Why does the government collect statistics on the unemployed?
When workers do not work, they, their families, and the world as a whole are lost. Workers and their families lose wages, and the world loses products or services that can be created. Otherwise, the purchasing power of these workers is lost, which can lead to the unemployment of other workers.
Addressing the issue of unemployment requires knowledge of the magnitude and nature of the problem. How many unemployed people? How did they fail to work? How long did they not work? Are their numbers increasing or decreasing? Are they men or women? Young or old? Are they white, or black, or Asian, or Spanish? How much do they teach? Are they more popular in one part of the world than in another? These figures – along with other economic factors – can be used by lawmakers to determine if any action should be taken to affect the future of the economy or to help those affected by poverty.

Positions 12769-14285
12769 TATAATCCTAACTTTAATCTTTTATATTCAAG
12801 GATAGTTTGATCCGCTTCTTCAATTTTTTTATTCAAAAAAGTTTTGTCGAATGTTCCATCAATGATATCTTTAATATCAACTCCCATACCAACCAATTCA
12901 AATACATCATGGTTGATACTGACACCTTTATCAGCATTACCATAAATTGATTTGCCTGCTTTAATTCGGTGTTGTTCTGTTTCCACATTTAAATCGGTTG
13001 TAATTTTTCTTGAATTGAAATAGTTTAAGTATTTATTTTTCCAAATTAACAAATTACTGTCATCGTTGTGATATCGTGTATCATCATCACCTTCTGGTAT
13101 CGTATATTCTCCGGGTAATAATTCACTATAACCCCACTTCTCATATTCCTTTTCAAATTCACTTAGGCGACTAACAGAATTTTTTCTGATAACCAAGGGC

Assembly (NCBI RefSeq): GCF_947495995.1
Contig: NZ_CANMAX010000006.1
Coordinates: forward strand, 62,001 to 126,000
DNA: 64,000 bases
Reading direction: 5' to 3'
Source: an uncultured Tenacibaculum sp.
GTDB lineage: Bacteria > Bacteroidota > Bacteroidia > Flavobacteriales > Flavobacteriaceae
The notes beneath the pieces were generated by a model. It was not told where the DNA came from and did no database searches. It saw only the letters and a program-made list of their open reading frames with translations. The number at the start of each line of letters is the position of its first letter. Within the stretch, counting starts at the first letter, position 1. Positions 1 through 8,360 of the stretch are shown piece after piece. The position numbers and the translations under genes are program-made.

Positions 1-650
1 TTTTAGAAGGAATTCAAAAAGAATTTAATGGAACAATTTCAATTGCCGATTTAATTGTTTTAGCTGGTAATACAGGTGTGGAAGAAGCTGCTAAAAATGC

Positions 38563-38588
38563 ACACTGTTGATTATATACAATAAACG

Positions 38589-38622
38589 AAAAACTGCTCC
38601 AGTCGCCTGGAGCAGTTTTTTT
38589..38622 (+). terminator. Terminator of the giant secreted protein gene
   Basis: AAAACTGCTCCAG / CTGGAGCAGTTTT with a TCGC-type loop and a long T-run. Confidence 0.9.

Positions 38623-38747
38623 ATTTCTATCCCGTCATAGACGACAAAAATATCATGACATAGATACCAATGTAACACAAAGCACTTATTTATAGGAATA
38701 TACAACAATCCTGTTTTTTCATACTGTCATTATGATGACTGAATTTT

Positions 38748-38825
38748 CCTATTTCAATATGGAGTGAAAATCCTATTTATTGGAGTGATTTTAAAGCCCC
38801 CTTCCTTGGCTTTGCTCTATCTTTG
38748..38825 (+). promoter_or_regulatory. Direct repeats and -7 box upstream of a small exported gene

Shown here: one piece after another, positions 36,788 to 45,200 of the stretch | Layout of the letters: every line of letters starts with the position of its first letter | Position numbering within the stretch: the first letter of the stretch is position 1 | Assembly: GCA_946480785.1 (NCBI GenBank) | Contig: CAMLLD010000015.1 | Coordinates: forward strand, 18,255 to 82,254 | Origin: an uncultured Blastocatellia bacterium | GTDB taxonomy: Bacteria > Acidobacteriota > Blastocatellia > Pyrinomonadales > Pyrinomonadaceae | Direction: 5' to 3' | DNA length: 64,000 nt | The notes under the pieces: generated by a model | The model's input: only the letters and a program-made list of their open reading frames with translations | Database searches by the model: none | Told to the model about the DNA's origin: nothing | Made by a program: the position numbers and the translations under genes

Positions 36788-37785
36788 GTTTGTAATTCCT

Where do the statistics come from?
At the beginning of each month, the Bureau of Employee Statistics (BLS) announced. These numbers, especially unemployment – which tells you the share of unemployed workers – are featured in the news.
Some people think that to get these numbers in terms of unemployment, the government uses several people who take unreliable benefits (UI) under state or federal programs. But some people are still unemployed after their benefits have passed, and the other two are not all eligible or reimbursed or do not even include benefits. And, UI data cannot be used as a source to fully understand the number of unemployed.